Urbanization Dilemma in Ethiopia 

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Ethiopia, one of the developing countries in the world, is encountering a new, modern era. It has experienced the fastest growing economy in Africa and these enhancements have been the most significant in the Ethiopian History. However, environmental problems are rapidly worsening by the lack of sense among the population and industries. Urbanization in a developing country is still a dilemma, whether to first focus on the economic growth or to first build a foundation for the future is the question. While Ethiopia has followed the first choice, to focus on the economic growth first, researchers have shown transportation and pollution, the ineffective source of energy and water quality has been the most serious cause of environmental problems and public health as urbanization increases.

According to resources, the main sources of this environmental pollution are metal and cement industries, fossils, fuel combustion, road dust and traffic emission. This has caused asthma for almost 90% of the children. There is no regulation that protects people from the industrialized areas in developing countries and life expectancy in such places are low because of this problem. It is also a major aspect in weakening economic growth and a significant struggle of the poverty-stricken people. Addis Ababa, which is the capital city of Ethiopia, is known to be one of the poorest cities in the world because of its state of public transportation. In Addis Ababa, there is a rapid increase in air pollution because of the growing numbers of automobiles.

These vehicles don’t really meet the standards of emission set by environmental agencies which worsen the problem of pollution. According to the IUP journal of Environmental Science, it was found from the study of automobiles that 53.5% of them were more than 20 years old and that 29.3% were more than 30 years old. This is an issue because the emission from the exhaust system gets higher as the older the car gets. The major pollutants emitted into the air because of these old vehicles are nitrogen dioxide, carbon dioxide, carbon monoxide et cetera. These are hazardous chemicals that affect people’s health and cause them to get infected or get diagnosed with diseases. Studies have also shown that most patients that visit the medical center have been exposed to a respiratory infection that can be attributed to the emissions of vehicle transportation in Addis Ababa.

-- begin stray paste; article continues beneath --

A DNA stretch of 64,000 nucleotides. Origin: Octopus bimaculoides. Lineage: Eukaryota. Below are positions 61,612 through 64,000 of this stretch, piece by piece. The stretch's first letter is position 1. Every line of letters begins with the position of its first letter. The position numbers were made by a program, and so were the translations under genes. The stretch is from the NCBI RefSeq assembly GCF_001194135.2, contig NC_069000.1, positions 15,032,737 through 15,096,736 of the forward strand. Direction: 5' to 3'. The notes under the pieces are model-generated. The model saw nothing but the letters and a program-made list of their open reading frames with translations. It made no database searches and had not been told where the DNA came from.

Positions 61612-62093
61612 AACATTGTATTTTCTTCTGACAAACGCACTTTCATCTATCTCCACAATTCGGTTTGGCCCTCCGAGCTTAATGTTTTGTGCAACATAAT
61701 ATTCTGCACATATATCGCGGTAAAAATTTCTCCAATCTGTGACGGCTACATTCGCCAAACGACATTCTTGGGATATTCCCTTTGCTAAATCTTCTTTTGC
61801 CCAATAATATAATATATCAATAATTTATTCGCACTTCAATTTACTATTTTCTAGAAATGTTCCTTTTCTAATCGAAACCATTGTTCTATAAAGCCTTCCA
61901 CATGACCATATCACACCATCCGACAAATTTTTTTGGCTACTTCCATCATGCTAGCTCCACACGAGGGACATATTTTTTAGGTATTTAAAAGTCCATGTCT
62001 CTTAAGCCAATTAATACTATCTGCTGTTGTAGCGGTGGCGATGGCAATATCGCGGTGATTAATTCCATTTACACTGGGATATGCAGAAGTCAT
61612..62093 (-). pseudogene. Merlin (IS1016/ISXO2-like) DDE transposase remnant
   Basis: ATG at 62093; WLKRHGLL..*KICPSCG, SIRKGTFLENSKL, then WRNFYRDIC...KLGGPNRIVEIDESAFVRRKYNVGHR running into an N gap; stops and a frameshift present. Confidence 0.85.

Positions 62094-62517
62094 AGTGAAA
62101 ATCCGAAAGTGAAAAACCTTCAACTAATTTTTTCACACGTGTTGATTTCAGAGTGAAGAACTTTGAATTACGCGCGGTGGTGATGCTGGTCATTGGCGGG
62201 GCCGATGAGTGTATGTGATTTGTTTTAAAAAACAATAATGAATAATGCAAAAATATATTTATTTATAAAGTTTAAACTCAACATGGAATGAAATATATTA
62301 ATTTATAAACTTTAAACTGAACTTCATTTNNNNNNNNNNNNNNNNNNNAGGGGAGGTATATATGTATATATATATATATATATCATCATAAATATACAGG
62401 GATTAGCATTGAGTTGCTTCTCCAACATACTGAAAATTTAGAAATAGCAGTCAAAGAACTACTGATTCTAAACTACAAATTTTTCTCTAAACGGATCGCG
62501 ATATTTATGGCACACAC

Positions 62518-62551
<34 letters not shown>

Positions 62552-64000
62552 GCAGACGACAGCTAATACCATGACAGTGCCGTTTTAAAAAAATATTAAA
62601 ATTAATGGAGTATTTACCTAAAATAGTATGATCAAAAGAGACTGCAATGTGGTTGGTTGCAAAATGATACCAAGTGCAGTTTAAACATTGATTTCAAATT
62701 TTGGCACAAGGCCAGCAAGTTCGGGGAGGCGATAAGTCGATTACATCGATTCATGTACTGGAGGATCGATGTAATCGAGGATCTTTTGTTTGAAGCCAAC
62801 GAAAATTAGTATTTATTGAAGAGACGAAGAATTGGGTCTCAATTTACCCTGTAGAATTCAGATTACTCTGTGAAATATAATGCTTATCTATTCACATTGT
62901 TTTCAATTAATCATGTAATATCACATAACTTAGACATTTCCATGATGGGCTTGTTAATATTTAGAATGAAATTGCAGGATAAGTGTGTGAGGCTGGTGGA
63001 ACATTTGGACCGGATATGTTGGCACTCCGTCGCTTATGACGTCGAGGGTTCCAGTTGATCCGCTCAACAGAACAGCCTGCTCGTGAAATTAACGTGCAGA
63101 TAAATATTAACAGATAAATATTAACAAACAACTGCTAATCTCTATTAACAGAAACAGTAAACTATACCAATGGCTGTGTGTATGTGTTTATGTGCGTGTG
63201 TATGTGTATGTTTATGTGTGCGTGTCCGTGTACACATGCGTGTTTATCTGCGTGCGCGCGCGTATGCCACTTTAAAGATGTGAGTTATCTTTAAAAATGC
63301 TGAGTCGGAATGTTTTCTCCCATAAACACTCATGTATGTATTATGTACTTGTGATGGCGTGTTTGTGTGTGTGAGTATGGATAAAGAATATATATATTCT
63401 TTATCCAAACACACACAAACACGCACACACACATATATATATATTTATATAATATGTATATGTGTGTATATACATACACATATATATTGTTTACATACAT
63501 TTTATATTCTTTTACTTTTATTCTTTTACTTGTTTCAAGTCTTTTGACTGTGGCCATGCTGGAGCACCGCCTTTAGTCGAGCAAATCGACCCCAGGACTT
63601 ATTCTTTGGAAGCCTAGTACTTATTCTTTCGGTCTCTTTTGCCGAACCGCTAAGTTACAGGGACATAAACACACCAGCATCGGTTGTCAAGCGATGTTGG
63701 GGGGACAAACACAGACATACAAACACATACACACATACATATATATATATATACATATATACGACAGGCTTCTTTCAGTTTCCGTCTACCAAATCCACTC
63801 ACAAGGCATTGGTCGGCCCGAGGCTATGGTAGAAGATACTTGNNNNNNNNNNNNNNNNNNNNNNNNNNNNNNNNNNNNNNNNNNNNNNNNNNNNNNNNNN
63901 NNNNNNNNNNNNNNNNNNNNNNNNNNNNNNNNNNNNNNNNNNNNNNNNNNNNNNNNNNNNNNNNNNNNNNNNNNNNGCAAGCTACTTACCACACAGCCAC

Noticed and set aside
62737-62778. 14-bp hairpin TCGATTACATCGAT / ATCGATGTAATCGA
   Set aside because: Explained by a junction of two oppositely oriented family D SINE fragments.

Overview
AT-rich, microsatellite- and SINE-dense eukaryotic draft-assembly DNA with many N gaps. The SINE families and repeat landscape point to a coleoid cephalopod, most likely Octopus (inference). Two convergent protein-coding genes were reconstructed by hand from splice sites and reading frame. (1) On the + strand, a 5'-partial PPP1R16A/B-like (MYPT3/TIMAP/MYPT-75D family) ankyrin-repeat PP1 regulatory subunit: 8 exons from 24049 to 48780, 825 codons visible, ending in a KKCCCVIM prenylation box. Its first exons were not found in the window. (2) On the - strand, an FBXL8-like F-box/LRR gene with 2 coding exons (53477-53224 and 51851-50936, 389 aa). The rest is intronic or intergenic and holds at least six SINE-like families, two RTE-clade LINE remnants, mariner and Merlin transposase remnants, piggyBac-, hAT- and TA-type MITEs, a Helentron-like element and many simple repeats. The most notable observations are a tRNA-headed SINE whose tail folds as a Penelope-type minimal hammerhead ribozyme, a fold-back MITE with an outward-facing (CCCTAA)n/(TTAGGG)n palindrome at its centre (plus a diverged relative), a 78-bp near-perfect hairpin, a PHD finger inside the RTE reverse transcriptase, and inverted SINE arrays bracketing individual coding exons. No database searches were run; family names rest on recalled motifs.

In addition to having pollution problems, Ethiopia has also a low rate of obtaining energy sources and is one of the reasons why it’s still categorized as a developing country. The energy supply is fundamentally based on the country’s biomass due to restricted access to modern energy sources. Ethiopia’s energy supply consists of approximately 92.4% biomass followed by 5.7% oil and 1.6% hydropower. It is provided with renewable energy and these energies include geothermal, wind, and solar. However, a small amount of these energies are controlled by the government. Ethiopia, one of the fastest growing countries in Africa, is demanding for more waste and a big stipulation for electricity as the rate of urbanization increases nowadays. There is a big difference in how electricity is distributed in the urban and rural area of the country. Only 23% of the population was connected to the National Grid in 2012 and even though 83% of the population live in the rural area, they only get 5% access to electricity.

People living in the urban area have to highly depend on biomass using firewood, dung, and crop residue for cooking and heating. This becomes another issue because these things they use in the rural area emits CO2 causing air pollution.

One of Ethiopia’s problem is that they don’t use the resources that they already have efficiently because they’re not sure of how to control it. The Ethiopian revolutionary democratic front (EPRDF) has been coming up with solutions on how to spread electricity to all Ethiopian residents, but there has been a lot of inconsistency between the resources the country already has and the unfulfilled demand at the homes of the people. The difference between Ethiopia’s resource and electricity distribution springs partially from the high-class leaders only focusing on the country’s transformation and not so much on the people. According to Zemedeneh Negatu, a managing partner at Ernst and Young Ethiopia, the country’s industrial based strategy only will require more electric input for the industries restraining the residents living both in urban and rural areas from having access to electricity. This only reinforces the idea that the EPRDF is prioritizing the development of industries instead of the living conditions of the people which leads to being centrifugal for the citizens to leave Ethiopia.